“World as virtual reality” may seem like a crackpot proposal, but when I see serious guests invited by Neil dG Tyson discuss the very same subject, it doesn’t seem like a POV which one should just dismiss out of hand.

      1. Author

        Comments go into a moderation queue based upon comment history, which I have to then approve manually. Links are one of the flags (because spam). You posted the first comment at 1am my time, and then complained about its lack of appearance at 7…

        1. Yeah… pardon my ethnocentrism outrunning my self-awareness of time zones. I tend to assume that I’m bringing the continental United States with me wherever I go…

  3. You are talking about mindset. When children are told they are good at something because they are “smart” they immediately stop working hard because if they later make mistakes jy will mean they are no longer “smart.” Also called the damning power of praise.

    But if you tell a child, “Wow! You did good. You must have worked very hard to do that well,” you are praising their voluntary hard work and not an innate “gift” that makes the special.

    Don’t praise gifts. Praise effort.

  4. Long time reader.

    Just went through EU debate. Can’t believe it went from Feb to Aug.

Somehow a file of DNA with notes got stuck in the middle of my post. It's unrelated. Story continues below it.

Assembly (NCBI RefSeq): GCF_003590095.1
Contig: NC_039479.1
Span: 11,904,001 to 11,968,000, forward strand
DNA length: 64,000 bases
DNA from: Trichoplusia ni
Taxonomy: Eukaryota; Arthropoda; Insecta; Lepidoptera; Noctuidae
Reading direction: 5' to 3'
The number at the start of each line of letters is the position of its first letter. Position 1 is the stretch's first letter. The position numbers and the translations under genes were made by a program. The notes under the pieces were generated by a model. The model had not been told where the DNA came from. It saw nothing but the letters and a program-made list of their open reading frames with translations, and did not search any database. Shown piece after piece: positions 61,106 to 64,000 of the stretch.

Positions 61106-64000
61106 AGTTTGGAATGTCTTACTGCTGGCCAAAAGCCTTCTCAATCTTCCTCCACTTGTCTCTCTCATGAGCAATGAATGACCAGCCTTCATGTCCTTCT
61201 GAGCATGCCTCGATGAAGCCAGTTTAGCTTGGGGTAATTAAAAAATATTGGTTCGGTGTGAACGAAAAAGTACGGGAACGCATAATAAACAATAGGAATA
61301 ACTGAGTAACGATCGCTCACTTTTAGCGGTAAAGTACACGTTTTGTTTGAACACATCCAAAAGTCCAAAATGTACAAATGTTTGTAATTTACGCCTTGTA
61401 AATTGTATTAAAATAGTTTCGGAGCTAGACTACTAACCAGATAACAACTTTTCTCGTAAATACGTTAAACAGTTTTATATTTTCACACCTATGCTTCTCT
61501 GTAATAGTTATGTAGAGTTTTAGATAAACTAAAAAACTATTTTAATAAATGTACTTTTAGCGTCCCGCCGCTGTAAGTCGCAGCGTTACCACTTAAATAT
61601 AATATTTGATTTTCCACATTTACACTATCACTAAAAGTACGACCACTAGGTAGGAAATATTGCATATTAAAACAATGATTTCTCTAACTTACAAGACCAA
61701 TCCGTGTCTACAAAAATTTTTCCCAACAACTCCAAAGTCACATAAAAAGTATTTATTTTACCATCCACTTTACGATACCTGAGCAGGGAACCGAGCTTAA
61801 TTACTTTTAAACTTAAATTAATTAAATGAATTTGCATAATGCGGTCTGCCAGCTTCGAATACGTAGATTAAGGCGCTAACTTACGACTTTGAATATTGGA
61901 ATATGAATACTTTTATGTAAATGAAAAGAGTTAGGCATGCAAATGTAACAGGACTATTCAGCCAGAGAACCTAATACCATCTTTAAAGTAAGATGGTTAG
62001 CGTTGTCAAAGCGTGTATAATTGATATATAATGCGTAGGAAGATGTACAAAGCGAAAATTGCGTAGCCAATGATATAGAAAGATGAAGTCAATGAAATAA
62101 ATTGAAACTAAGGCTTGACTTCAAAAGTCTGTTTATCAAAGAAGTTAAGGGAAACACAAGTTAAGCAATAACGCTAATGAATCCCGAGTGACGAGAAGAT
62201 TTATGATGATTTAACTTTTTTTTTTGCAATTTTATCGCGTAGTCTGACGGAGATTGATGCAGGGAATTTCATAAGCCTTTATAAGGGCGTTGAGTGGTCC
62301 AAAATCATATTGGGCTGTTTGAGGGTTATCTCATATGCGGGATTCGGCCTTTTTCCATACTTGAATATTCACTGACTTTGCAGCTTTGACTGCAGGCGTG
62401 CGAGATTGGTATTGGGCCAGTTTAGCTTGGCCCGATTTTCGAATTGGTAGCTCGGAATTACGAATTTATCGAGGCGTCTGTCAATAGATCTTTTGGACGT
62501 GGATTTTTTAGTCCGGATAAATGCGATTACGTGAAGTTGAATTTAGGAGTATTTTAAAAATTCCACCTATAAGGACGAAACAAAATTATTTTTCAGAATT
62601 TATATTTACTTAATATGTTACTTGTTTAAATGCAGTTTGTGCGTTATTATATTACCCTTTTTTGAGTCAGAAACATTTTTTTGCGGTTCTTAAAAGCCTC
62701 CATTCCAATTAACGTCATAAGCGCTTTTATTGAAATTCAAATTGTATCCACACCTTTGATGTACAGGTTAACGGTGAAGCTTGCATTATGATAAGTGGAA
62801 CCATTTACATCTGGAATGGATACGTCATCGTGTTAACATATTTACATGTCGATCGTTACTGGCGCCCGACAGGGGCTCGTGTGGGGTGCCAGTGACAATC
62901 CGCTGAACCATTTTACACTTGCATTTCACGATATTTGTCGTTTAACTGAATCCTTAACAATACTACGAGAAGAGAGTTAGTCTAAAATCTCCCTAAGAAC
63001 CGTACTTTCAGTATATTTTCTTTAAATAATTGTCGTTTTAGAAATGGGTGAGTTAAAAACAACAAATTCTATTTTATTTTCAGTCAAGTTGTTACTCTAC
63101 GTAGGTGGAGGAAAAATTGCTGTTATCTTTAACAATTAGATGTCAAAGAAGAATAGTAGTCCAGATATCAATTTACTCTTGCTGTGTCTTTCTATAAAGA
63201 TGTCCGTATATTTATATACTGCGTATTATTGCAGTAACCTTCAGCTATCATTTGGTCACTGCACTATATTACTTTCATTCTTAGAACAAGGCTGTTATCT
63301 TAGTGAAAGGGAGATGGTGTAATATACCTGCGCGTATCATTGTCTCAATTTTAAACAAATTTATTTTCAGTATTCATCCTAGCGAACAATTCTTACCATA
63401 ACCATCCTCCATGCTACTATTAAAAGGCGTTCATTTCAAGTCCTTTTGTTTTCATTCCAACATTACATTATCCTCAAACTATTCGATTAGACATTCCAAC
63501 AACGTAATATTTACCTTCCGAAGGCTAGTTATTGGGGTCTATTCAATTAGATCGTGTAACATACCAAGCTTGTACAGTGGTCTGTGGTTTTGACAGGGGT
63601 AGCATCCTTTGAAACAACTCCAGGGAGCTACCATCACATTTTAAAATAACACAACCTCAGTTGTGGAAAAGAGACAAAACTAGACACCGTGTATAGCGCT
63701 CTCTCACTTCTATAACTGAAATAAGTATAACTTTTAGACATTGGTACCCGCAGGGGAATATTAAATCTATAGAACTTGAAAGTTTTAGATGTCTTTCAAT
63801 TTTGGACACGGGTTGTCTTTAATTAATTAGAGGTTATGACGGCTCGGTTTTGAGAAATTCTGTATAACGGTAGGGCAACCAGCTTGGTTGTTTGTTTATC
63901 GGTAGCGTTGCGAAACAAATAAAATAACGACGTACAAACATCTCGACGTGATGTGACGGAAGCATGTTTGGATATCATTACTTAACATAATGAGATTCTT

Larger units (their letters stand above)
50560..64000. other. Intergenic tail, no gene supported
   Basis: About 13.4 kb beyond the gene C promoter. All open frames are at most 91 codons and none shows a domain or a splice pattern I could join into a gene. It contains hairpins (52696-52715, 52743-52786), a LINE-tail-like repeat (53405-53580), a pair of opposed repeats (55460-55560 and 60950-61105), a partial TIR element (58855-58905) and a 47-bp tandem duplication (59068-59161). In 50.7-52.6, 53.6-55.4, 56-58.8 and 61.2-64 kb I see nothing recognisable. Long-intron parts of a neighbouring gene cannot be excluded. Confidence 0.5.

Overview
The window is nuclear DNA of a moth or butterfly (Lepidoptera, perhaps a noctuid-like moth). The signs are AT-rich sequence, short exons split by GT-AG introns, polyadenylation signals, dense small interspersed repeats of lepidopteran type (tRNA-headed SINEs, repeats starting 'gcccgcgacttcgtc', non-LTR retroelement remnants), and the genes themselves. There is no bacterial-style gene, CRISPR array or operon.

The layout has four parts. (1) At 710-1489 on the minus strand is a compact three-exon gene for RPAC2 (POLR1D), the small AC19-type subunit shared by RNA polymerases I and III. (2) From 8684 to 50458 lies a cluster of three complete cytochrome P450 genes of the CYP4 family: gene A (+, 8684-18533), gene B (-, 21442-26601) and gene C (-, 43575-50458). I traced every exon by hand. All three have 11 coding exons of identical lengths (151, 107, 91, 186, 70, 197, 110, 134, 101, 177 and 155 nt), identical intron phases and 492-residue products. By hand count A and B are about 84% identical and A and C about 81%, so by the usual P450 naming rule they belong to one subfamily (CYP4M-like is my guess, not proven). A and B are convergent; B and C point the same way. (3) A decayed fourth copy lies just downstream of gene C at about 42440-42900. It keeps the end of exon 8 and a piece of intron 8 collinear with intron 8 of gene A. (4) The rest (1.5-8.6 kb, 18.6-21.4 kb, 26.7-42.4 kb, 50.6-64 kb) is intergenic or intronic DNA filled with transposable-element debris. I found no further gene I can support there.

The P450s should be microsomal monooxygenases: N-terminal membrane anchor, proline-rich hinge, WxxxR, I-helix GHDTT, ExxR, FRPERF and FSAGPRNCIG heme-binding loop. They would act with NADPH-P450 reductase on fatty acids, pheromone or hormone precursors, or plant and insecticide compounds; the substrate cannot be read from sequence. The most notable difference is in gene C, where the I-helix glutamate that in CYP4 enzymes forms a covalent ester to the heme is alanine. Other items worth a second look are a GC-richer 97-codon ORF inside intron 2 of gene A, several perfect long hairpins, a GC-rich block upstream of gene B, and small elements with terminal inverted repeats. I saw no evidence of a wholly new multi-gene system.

Now I understand why you stopped replying to stupid comments recently 🙂

    Thanks a lot professor for your unique way of simplifying Astrophysics mumbo jumbo 🙂

  5. Qoute: “The problem isn’t you, it’s the scientists. Scientists are arrogant. For example, when I criticized a particular science website for intentionally misleading readers, the most popular rebuttal was that I (as a scientist) was being elitist.”
    Brian, the problem is that sometimes the scientists are REALLY arrogant. The history remembers some striking cases. For example Lavoisier who has denied the cosmic origin of meteorites – “The stones can’t fall form the sky, because on the sky there aren’t stones” (The translation is my and may be bad). Lavoisier is one of the greatest scientists but… In my language there is a saying: “I nay-mudriyat si e malko prost”. I searhed in the dictionary and found the English equivalent: “Even a wise man stumbles.” So that when we say: “This is a science.” or “This is a pseudoscience.” must be very careful.

  6. Im going into astrophysics this year and this is a problem ive always struggled with. I always doubt myself because I do struggle occasionally, and I feel that even if I can make it through my phd I won’t be able to accomplish anything ‘great’ because Im just not that smart. Thank you for this inspiring post. 🙂